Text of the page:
How to plan a Wi-Fi deployment: Performing a predictive site survey
In this series, we are looking at the process of determining what you need in your WLAN network
This blog is the second in a 3-part series summarizing these initial steps up to the point where you have gathered network needs and assessed RF environment conditions.
After gathering information about the goals and expected uses of the wireless network, use a planning tool, such as the Aerohive Wi-Fi planning tool in HiveManager or the free web-based Wi-Fi planner, to estimate how many APs are needed and where to put them. The following section summarizes how to use it. To learn more about the planner, see this online video and the HiveManager online Help.
First, obtain image files (.png or .jpg format) of the blueprints or floor plans for each site and import them into the planner. If such files are unavailable, you can use the Google Maps tool integrated into the planner and draw the floor plans yourself. HiveManager refers to these as maps, which are organized within folders.
Next, use the embedded drawing tools to add various types of walls, doors, and windows to the maps. Take your time to draw these objects carefully and identify the various wall types you include because the more accurate and detailed a map is, the more accurate the planner can be at predicting signal attenuation and determining the ideal locations to put APs.
After that, choose the type of AP you intend to install and the type of coverage you want to provide (basic connectivity, high speed connectivity, voice, or location tracking). Then use the automatic placement feature to predict good locations for installing the APs and the estimated coverage they will provide. Based on various factors such as the size or the area, the types of APs, the type of coverage, and the various objects drawn on the map, the planner determines the optimal number of APs and places AP icons at key positions on the map. You can then see the transmission power levels and channel reuse patterns they will use for both the 5 GHz and 2.4 GHz bands.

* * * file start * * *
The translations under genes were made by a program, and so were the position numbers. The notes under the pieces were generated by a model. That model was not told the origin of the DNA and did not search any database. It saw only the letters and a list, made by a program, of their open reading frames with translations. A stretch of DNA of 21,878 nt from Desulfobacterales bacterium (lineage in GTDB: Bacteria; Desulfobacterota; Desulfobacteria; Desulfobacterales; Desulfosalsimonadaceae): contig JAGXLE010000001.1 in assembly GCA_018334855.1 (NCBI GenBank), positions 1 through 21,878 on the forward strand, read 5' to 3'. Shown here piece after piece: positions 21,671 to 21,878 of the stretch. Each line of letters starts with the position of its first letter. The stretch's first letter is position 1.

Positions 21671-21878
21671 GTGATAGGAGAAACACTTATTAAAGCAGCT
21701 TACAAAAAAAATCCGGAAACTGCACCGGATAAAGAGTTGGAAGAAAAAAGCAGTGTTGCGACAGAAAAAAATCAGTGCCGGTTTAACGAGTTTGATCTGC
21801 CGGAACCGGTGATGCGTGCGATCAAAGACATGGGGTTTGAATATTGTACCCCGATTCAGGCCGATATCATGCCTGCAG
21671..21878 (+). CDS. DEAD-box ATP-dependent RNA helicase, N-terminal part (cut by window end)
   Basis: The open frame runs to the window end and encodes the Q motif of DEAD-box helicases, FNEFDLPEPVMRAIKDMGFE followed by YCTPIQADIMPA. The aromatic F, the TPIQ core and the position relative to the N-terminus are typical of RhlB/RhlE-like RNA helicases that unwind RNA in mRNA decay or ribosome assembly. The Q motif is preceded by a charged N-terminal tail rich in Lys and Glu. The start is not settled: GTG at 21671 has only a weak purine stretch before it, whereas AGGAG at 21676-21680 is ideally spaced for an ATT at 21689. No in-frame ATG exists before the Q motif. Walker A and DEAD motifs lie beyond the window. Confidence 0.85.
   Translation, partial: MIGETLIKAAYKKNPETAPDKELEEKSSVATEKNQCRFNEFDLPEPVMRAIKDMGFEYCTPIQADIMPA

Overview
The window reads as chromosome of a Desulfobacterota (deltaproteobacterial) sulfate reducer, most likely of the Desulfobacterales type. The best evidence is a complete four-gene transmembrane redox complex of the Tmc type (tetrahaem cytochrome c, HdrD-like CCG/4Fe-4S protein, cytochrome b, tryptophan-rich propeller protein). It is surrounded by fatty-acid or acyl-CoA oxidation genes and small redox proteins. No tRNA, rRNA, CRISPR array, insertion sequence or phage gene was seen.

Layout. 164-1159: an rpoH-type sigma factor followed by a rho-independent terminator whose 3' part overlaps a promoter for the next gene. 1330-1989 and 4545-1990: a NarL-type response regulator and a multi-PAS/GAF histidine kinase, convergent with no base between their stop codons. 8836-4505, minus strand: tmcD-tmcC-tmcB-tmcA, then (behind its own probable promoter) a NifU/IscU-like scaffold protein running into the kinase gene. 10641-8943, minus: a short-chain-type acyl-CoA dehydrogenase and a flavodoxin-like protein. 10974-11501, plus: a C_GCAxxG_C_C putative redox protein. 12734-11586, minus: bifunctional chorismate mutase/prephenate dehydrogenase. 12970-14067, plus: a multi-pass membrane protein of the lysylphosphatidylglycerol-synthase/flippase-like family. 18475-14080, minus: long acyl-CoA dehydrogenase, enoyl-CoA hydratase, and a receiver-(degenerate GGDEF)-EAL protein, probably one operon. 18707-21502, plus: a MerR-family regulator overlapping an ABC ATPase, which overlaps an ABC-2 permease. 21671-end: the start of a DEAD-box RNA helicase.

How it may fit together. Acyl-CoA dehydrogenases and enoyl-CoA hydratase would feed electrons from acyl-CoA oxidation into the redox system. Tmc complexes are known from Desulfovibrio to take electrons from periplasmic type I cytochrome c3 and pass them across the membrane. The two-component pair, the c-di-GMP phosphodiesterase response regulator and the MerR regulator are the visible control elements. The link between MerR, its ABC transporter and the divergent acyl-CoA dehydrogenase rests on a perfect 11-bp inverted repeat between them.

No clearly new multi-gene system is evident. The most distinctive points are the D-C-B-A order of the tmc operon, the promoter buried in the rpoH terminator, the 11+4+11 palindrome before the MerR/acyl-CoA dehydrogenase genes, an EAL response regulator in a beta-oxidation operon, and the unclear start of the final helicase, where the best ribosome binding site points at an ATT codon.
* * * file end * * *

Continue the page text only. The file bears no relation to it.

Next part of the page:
If you notice any gaps in coverage, or if the icons cannot be mounted where the planner placed them—perhaps for aesthetic or practical reasons—you can manually click an icon and drag it around on the map. You can also manually add more icons to a map and remove them, and the planner will automatically adjust all the Tx power levels and channel choices to fit the changes you introduce.
Check back for our final post in this series when we discuss the importance of a manual site survey and spectrum analysis.
All Posts In This Series: